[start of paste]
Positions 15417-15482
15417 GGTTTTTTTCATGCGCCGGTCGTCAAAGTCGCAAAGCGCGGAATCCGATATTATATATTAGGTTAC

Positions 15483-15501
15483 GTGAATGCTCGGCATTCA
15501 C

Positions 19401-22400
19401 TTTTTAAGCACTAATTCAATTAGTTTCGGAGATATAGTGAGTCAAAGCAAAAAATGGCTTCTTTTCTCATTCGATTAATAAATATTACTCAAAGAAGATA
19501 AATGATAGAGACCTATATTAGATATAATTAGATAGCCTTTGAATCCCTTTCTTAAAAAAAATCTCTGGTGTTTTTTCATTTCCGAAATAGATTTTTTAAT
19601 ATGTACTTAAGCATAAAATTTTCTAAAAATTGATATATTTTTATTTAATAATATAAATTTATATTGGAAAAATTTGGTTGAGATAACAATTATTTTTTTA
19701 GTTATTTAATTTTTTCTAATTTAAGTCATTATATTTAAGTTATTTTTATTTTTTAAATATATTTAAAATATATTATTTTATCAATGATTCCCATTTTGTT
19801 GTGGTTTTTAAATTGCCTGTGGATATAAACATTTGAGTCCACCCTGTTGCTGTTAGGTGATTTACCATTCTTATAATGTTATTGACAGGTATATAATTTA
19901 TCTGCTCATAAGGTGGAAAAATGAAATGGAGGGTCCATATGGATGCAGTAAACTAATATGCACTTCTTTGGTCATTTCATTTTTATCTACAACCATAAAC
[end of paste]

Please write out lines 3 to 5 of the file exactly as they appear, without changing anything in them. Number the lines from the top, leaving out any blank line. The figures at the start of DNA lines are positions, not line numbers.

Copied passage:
Positions 15483-15501
15483 GTGAATGCTCGGCATTCA
15501 C